Great article posted by Jason Putorti, written by Congressional Candidate Ro Khanna. “Bringing Silicon Valley to Congress.”
It seems like ages ago when my business partners and I started our company. One of our first “real” offices (other offices included garages, homes, and wherever else the rent was cheap) was on Brookhurst Street – a spacious office in an old, 50’s era building, not too far from Disneyland. Our neighbors in the building ran very diverse businesses – from call centers to religious cults providing exorcisms; you could hear the screams down the hall. Those were tough days, but we were kept alive by all the enormous possibilities that the Internet promised. Recently, one of my business partners sent me an image of the Brookhurst Street exit. For years, the mere site of this exit gave me a sense of anxiety – a reminder of some very tough times. Now, however, it brings back a some great memories. What I remember most was the tremendous sense innovation, creativity and belief that anyone, even some scrappy entrepreneurs like us, could achieve something great in this new era of technology. So today, this photo of Brookhurst Street sits near my desk, and serves as a constant reminder of the progress we have made at iConstituent! And a reminder that we can (and will) bring the same drive from our past – innovation and creativity – to improve citizen engagement.
Great article from the Washington Post on the McDonald’s turnaround. “This is what happens when McDonald’s listens to its customers.” Boils down to last quote in the article which pretty much sums up everything all great company’s must do:
“I think listening to the customer is going to the most important rule McDonald’s has to follow,” said Tristano. “As long as they’re doing that, they should be fine, because the customer usually has the answer.”
What makes your company sizzle? Is it the buzz? Spin? Maybe, it’s the price? Or, your company’s amazing support? This year, the company I founded, is totally focused on its core product and core competence – iConstituent CRM. Our goal is simple: make a product that people really want and LOVE. It’s a co-creative process; work hand in hand with your customers and stay focused on their needs.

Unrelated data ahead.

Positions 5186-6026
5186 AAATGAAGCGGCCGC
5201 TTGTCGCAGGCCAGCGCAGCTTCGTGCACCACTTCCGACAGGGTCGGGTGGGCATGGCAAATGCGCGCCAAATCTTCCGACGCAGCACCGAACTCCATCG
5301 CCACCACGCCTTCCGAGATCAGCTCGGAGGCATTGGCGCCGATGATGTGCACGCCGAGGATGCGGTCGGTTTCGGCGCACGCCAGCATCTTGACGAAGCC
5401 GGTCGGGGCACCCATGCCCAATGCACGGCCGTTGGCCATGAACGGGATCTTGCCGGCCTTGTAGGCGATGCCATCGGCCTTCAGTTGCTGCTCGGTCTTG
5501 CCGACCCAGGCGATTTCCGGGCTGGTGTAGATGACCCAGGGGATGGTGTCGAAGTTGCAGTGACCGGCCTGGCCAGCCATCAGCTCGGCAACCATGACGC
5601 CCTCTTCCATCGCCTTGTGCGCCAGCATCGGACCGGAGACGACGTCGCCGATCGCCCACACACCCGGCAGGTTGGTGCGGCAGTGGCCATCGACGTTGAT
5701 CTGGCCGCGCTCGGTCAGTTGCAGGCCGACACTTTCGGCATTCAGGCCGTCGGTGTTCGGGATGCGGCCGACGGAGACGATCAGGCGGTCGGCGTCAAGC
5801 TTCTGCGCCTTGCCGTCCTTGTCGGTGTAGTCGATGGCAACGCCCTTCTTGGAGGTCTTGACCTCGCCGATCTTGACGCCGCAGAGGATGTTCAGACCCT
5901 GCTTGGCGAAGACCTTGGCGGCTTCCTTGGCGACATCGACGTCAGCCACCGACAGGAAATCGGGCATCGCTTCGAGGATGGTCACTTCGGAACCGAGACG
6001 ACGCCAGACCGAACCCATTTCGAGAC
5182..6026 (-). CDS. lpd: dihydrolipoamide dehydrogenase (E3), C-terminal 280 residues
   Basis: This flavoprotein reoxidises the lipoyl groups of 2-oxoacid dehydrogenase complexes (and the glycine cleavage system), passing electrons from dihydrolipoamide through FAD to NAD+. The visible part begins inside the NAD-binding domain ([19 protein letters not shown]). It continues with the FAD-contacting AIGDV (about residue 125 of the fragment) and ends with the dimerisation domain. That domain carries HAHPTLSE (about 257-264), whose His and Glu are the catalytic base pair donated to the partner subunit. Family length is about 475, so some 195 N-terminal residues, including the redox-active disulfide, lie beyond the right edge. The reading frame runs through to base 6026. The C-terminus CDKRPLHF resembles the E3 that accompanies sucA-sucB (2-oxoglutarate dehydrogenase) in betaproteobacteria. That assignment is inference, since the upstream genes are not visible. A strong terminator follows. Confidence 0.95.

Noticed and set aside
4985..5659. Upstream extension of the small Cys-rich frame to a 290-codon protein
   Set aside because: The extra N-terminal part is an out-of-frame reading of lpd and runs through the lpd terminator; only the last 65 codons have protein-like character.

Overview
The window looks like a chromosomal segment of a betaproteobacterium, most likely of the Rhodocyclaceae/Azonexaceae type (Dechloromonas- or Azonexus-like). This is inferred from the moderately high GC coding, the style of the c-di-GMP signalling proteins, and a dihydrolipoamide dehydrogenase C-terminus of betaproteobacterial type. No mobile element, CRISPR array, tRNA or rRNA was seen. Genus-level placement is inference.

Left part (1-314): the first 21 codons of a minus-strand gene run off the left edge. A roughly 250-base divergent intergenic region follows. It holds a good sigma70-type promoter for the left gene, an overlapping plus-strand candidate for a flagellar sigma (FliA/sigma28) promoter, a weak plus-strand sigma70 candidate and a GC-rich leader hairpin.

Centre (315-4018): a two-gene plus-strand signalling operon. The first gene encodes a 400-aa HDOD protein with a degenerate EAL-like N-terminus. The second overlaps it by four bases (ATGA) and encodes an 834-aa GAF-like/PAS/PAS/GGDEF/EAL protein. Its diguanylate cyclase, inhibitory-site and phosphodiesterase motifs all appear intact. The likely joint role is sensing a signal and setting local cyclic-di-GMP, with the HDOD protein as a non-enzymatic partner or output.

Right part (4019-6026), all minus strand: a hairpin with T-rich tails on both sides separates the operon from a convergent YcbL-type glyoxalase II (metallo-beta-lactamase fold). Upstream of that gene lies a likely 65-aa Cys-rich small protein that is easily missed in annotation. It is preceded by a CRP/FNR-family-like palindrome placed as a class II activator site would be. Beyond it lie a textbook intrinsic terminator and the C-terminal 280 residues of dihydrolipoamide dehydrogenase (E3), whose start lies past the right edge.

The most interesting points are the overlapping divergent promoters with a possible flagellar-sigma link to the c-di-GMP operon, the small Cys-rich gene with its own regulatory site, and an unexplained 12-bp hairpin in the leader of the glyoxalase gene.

Kudos to Ron Bouganim and Tim O’Reilly at the GovTech Fund. Not only do they see the enormous opportunities that lie ahead in the government/technology space, they are also making big and exciting investments.
I met and worked with Jason Putorti several years ago when he had co-founded Votizen. Since then, I have watched his career grow. As an executive at Brigade Media, Jason is one of the thought leaders in “citizen engagement.” I am honored to post his thoughts on Connected Government.
Zain: As a former executive of Votizen and someone intimately involved with other companies, like Brigade, what trends do you see in this space? How do you see these companies evolving in 2016?
Jason: There’s certainly a lot of players that are getting into the campaign, civic, and government spaces and trying to tackle inefficiencies they see. Probably the best opportunities are in government given the dollars involved. The best example of this I think is OpenGov, as they’ve raised $47M so far. The trends they’re capitalizing are better outlined in this article in TechCrunch. The space I’m most interested in though are technologies that empower individuals: a space I call community action. I wrote an article on six problems I see in our democracy here in America and talk about the companies that are attacking different points of the experience. All these companies are going to need to figure out how to engage consumers and meet them where they are, which has been the problem with every political startup ever made. They aren’t breaking out of the small community, which I myself am I part, of political junkies and crazies. I call this Binetti’s Law after my friend David who started Votizen. We never broke through, much like Ruck.us, Popvox, and everyone else to date. Maybe it’s Brigade’s approach of social polls, maybe a crowd-funding or groups tool like Crowdpac is working on, or maybe its a new media property of some kind. Media, like cable news, Politico, etc., has been the most successful play to date in terms of audience and building a sustainable business of engaging citizens, but it’s still very small. Huffington Post built itself on the back of the 2008 election, so arguably did Youtube with the Tina Fey impression of Sarah Palin. Every four years entrepreneurs think, “this will be the year,” so I’m not confident 2016 will be it, unless someone really makes an exponential jump in growth / engagement between now and November
Zain: How will the upcoming elections impact these businesses and/or how will these businesses impact the elections?